Planning and Writing Proposals by pvj16859

VIEWS: 7 PAGES: 24

									 Planning and
Writing Proposals
Prof. Stephen A. Bernhardt

    Dept of English
 University of Delaware

      September 2006
Writing and Science
Thinking, planning, coordinating,
proposing, tracking, running,
        ScienceScience     Writing
recording, reporting, concluding



              Writing
Types of Documents
   Plans to govern work
   Memos and letters to
    keep work flowing
   Proposals to describe
    and persuade
   Presentations to
    deliver
   Reports to detail,
    analyze, and interpret
    Plan example
Planning document
   What are you trying to do?
    Purpose, goals, deliverables
   Who will use the document?
    Your team, your manager, your
    agency
   What is the best approach?
    Detail on tasks, roles, & deadlines
   How should it be designed?
    Graphic, organized, explicit
Planning document
 Project overview
 Team and contact info
 Goals and deliverables
 Tasks, milestones, critical path
  activities
 Team rules
 Schedule, time allocation
 Budget
Why plan?
 Teams with shared visions (in
  writing) work better.
 Teams need rules and schedules
  (and wiggle room).
 Teamwork demands complex
  resource planning.
Nutshell the Proposal
   What is your purpose?
   Who is the audience?
   What is your plan?
   What will you deliver?
   When?
   By whom?
   With what resources?
   At what cost?
Proposal Quality
 Responsive to RFP—shared
  mission
 Clear need
 Quality of deliverables
 Credible expertise: ability to
  perform
 Realistic schedule and budget
Be Deductive and Explicit
 Purpose and scope up front
 Preview main messages and
  issues
 Lead sentences on sections and
  paragraphs—top line skim
 Plenty of navigation devices
 Emphasis on most important sell
  points
Two Organizational Schemes

 Deductive       Inductive

 Main Point




                 Main Point
    Organization
   Main messages, summary statements, or
    conclusions appear at the beginning of
    sections and paragraphs
   Document sections are organized
    deductively, from general to specific, from
    most important to least important
   Procedural steps are sequential
   Organizational devices are used to guide
    the reader
Elements of Design
 Effective formatting, layout,
  and design
 Headers and footers
 Page numbers
 Consistent use of styles
 White space for separation
  and emphasis
Front Matter
Orients the Reader
   Cover with title, date,
    sponsor, proposer
   Executive summary
    or abstract
   Table of contents for
    organization
Summaries
   Summaries provide broad, descriptive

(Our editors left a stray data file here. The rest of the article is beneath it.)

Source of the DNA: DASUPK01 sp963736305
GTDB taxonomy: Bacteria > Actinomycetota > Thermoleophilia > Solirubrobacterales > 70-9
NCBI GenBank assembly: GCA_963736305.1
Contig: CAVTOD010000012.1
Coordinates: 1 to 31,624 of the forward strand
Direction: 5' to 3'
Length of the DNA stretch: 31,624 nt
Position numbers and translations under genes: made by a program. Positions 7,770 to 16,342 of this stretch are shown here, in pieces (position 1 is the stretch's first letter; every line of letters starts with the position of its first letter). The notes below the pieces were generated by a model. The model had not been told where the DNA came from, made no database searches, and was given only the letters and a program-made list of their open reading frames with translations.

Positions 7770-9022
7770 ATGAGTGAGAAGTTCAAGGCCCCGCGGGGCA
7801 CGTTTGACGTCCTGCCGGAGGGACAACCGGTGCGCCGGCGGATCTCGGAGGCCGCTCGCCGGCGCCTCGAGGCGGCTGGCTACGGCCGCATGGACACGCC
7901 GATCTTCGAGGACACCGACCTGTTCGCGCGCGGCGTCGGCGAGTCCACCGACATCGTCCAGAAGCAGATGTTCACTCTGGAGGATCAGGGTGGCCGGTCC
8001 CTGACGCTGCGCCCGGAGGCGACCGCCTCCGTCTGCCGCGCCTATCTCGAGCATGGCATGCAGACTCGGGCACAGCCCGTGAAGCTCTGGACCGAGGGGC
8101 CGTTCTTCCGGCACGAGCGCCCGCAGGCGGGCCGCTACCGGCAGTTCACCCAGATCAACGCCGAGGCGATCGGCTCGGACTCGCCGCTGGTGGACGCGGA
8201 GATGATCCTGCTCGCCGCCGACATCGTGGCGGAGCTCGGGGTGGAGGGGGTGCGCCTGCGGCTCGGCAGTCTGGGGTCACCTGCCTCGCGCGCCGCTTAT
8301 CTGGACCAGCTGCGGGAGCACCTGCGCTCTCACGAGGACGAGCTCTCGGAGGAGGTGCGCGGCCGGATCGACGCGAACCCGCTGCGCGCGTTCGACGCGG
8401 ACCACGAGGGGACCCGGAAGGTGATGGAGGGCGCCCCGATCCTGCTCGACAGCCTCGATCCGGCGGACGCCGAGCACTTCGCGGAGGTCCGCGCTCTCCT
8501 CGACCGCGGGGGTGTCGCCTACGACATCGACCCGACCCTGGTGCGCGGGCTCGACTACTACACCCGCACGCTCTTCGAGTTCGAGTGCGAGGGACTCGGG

coverage of development activities and
    outcomes.
   Summaries attempt to show the whole and
    its parts.
   Summaries work at a coarse level of detail,
    at coarse grain, but are still completely
    representative.
   Summaries should be visual: easy to
    skim/scan.
Body of Proposal
      Provides Main Elements
   Introduction and overview
   Statement of problem
   Proposed solution with objectives
   Methods and materials
   Work plan: milestones, deliverables,
    checkpoints
   Schedule (high level graphic)
   Budget: costs and benefits
Introduction

   Reviews the project context:
     Who requested the work?
     Why?

     For what outcome or benefit?

   Overviews the plan of this
    proposal
Statement of Problem

 Provides clear and compelling
  description of the problem
 Defines the need
 Discusses any critical issues
  associated with the problem
 Details any constraints on the
  problem's solution
Proposed solution
 Identifies broad strategy or
  planned approaches
 Lists specific, measurable
  outcomes to be accomplished
 Ties objectives clearly to
  problem
Methods and materials
 Describes in detail what the
  team proposes to do to find a
  solution (action steps)
 Includes specifics—amounts,
  numbers, locations, tools,
  instruments, etc.
Work Plan (in proposal)
 Focuses on management of the
  project
 Shows how the team will be
  coordinated, scheduled, and
  monitored
 Commits to dates (aggressive or
  realistic or both)
 Works at high level for client
Schedule
 Presented in visual format
 Places all activities on a timeline
 Highlights critical or key
  activities
 Convinces audience that the
  timeline is realistic
 Serves as the proposal
  “at a glance”
Budget
 Presented in visual format
 Provides rationale and
  commentary (budget narrative)
 Forecasts/determines costs for
  staff, materials, support, and
  overhead
Back Matter/Appendices
  Bibliography or references
  Computer documentation

  Instrument descriptions or sources

  Full resumes

  Raw data to back up summary
   points made in the body of the
   proposal
Writing Resources
   UD Writing Center (831-1168), basement of
    Memorial Hall
   Johnson-Sheehan, Richard. Writing
    Proposals.
   Brusaw, Alred, and Oliu, Handbook of
    Technical Writing
   Diane Kukich (CEE) dkukich@UDel.Edu
   Steve Bernhardt sab@udel.edu

								
To top